Reindeer Herders, Reality TV Show Among Finalists in World Bank Contest to Fight Global Warming

By Penny Starr | November 11, 2009 | 4:51 PM EST

One of the finalists in the World Bank contest for projects to help poor countries 'survive' global warming is from Peru and focuses on indigenous people who live on a communal reserve. (Photo courtesy of Ricardo Marcos Vargas Salas)

( – The World Bank will award more than $5 million in grants to 25 projects deemed best at helping people in poor countries survive the effects of global warming.
Jurors will pick the winners from 100 projects that made the final cut. They include a plan to help reindeer herders adapt to habitat damage cause by “climate change," and an Indian reality radio and TV show featuring women who will “tell of climate options.”
On Friday, a panel of jurors from the World Bank, the Royal Danish Embassy, the United Nations and other organizations will award the 25 grants, each totaling about $200,000.
Funds for the grants come from the Global Environment Facility, the International Fund for Food and Agriculture, the World Bank and the Danish Foreign Affairs Ministry, which is hoping to gain momentum for the United Nations summit on global warming, set to take place in Copenhagen next month.
“All the finalists’ projects are built around adaptation, which doesn’t stop or slow down climate change, but helps people manage against weather extremes like flooding and drought that are projected to get worse,” said an article posted on the World Bank Web site. “Such natural disasters, caused or exacerbated by climate change, most often hit the poor and the vulnerable in developing countries.”
The premise of the contest is that weather extremes are caused by global warming. This year, the World Bank invited organizations from around the world to submit ideas for helping poor communities “survive” global warming.
The Web site article claims that some of the finalists were not able to attend the event because of global warming.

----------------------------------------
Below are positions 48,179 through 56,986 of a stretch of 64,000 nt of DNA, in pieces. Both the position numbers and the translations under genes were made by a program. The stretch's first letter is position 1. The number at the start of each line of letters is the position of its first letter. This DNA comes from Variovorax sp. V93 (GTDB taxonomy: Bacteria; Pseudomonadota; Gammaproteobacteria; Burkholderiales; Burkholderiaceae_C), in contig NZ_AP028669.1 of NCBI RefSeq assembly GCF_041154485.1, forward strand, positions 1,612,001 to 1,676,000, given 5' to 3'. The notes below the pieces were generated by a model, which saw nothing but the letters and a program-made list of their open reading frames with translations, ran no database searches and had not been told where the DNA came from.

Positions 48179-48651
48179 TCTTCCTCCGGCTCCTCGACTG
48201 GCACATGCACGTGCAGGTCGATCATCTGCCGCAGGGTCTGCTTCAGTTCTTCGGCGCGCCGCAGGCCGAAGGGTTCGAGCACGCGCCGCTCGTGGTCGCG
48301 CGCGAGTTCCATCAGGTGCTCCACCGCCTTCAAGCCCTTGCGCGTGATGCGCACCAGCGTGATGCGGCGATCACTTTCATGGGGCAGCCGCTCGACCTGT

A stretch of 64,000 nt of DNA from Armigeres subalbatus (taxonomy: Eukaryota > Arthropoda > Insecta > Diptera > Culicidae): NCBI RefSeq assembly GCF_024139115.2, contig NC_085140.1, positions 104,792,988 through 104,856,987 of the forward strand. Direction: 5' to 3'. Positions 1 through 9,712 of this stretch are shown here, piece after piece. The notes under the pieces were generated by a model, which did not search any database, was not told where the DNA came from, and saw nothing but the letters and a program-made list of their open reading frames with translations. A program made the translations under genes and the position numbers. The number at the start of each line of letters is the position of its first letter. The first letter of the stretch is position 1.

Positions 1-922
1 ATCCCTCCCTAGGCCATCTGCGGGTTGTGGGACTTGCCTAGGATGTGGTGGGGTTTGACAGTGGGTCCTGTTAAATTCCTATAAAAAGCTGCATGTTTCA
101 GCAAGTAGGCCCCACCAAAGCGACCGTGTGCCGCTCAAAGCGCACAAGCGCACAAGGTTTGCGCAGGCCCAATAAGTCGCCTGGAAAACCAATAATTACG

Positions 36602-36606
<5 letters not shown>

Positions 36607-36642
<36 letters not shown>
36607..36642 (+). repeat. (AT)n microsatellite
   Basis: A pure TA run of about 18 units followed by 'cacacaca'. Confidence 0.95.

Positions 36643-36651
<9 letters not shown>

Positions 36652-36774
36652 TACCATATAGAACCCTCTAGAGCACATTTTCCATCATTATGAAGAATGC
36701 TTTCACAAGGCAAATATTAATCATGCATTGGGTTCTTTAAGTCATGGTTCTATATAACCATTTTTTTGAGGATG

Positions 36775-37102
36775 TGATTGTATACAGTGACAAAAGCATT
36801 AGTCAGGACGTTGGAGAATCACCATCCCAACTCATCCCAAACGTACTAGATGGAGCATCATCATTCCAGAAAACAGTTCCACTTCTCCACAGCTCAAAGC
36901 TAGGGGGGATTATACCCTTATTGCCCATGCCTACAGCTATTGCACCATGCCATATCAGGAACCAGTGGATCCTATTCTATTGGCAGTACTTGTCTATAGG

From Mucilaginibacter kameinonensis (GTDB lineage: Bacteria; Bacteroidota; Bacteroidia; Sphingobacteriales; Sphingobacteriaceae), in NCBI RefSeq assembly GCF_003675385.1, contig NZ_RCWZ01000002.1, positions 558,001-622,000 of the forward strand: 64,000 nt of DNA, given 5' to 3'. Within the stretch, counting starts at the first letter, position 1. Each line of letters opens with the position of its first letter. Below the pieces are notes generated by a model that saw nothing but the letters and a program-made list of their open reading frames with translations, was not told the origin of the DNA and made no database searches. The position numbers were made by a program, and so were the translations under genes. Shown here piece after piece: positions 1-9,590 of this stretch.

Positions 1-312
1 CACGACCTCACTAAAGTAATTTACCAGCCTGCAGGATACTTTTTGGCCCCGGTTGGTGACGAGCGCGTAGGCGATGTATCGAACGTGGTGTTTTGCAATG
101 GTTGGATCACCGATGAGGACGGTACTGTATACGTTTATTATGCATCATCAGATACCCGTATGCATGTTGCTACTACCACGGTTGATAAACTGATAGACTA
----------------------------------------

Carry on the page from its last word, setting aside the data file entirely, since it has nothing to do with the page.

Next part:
“The journeys of several finalists were interrupted by the very kinds of extreme weather that projects are targeting,” the article states. “Eugenio Manalo of a Philippines-based project chose to stay behind and work on relief aid for victims of recent typhoons there.

“Finalist Lisel Alamilla of Belize, facing poor rural road conditions, had to scrap plans for a commercial flight and charter a single-engine Cessna to Belize City’s international airport,” the article states. “Nidia Matamoros of Nicaragua, a member of the Miskito indigenous group’s project, saw her trip delayed because of storm-canceled flights, but managed to arrive Sunday.”

Some of the 100 finalists include:
-- The Russian Federation’s request for a $178,565 grant “to facilitate reindeer herding under the field conditions affected by global climate change in order to eliminate negative effects on the traditional life of the Kola Peninsula’s indigenous people.” The project will help about 50 families, according to the project summary.
--  A project from Peru, entitled “Recovering Ancestral Memories and Techniques to Confront Cold Spells,” is asking for $62,500. A summary says that the rationale for the project is “cold spells” that have occurred in the last few years in the High Andean region of the country. “There are ways to mitigate the effects of cold spells,” the summary states. “Specifically, by recovering ancestral knowledge and techniques that are easy for the population to implement.”
--   An organization in El Salvador is seeking $200,000 for its “Communities Seek Salvation in the Rare Art of Listening to Mother Nature.” The project seeks “to recover, record and raise awareness of the knowledge of 100 indigenous wise women regarding the properties and interpretation of the language related to the climate and earth as a support tool for preventing climate change-related risks.”
-- $200,000 is sought by a Bangladesh organization for “Floating Flood Shelters and Lanterns that Send Cell-Phone Warnings of Floods.” The project promotes a trademarked solar lantern and in its summary states that “over the next 40 years, 17 percent of the land will lost to the sea, resulting in 20 million climate refuges.”
More than 1,700 proposals from 47 countries vied for the top 100 spots, which are on display at the World Bank building in Washington, D.C. , through noon on Friday.